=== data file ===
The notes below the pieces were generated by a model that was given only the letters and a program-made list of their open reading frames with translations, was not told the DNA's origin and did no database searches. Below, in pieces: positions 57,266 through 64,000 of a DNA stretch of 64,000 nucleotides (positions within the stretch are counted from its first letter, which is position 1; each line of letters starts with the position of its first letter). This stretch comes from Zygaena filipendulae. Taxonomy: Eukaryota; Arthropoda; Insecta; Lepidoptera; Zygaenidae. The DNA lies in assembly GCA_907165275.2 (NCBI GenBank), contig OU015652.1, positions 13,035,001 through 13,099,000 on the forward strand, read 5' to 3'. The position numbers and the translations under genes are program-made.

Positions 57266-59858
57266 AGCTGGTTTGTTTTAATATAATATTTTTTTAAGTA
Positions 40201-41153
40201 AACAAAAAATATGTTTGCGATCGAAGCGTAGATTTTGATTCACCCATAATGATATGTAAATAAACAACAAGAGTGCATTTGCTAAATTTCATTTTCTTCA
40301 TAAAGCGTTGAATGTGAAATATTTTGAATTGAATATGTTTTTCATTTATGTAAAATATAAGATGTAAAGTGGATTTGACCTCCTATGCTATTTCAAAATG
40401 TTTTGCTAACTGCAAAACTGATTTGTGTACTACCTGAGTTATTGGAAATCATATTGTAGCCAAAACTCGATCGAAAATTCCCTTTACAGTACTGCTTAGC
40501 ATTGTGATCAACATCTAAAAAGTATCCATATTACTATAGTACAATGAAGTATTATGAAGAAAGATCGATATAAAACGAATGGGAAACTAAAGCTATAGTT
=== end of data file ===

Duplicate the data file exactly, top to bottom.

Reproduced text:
The notes below the pieces were generated by a model that was given only the letters and a program-made list of their open reading frames with translations, was not told the DNA's origin and did no database searches. Below, in pieces: positions 57,266 through 64,000 of a DNA stretch of 64,000 nucleotides (positions within the stretch are counted from its first letter, which is position 1; each line of letters starts with the position of its first letter). This stretch comes from Zygaena filipendulae. Taxonomy: Eukaryota; Arthropoda; Insecta; Lepidoptera; Zygaenidae. The DNA lies in assembly GCA_907165275.2 (NCBI GenBank), contig OU015652.1, positions 13,035,001 through 13,099,000 on the forward strand, read 5' to 3'. The position numbers and the translations under genes are program-made.

Positions 57266-59858
57266 AGCTGGTTTGTTTTAATATAATATTTTTTTAAGTA
Positions 40201-41153
40201 AACAAAAAATATGTTTGCGATCGAAGCGTAGATTTTGATTCACCCATAATGATATGTAAATAAACAACAAGAGTGCATTTGCTAAATTTCATTTTCTTCA
40301 TAAAGCGTTGAATGTGAAATATTTTGAATTGAATATGTTTTTCATTTATGTAAAATATAAGATGTAAAGTGGATTTGACCTCCTATGCTATTTCAAAATG
40401 TTTTGCTAACTGCAAAACTGATTTGTGTACTACCTGAGTTATTGGAAATCATATTGTAGCCAAAACTCGATCGAAAATTCCCTTTACAGTACTGCTTAGC
40501 ATTGTGATCAACATCTAAAAAGTATCCATATTACTATAGTACAATGAAGTATTATGAAGAAAGATCGATATAAAACGAATGGGAAACTAAAGCTATAGTT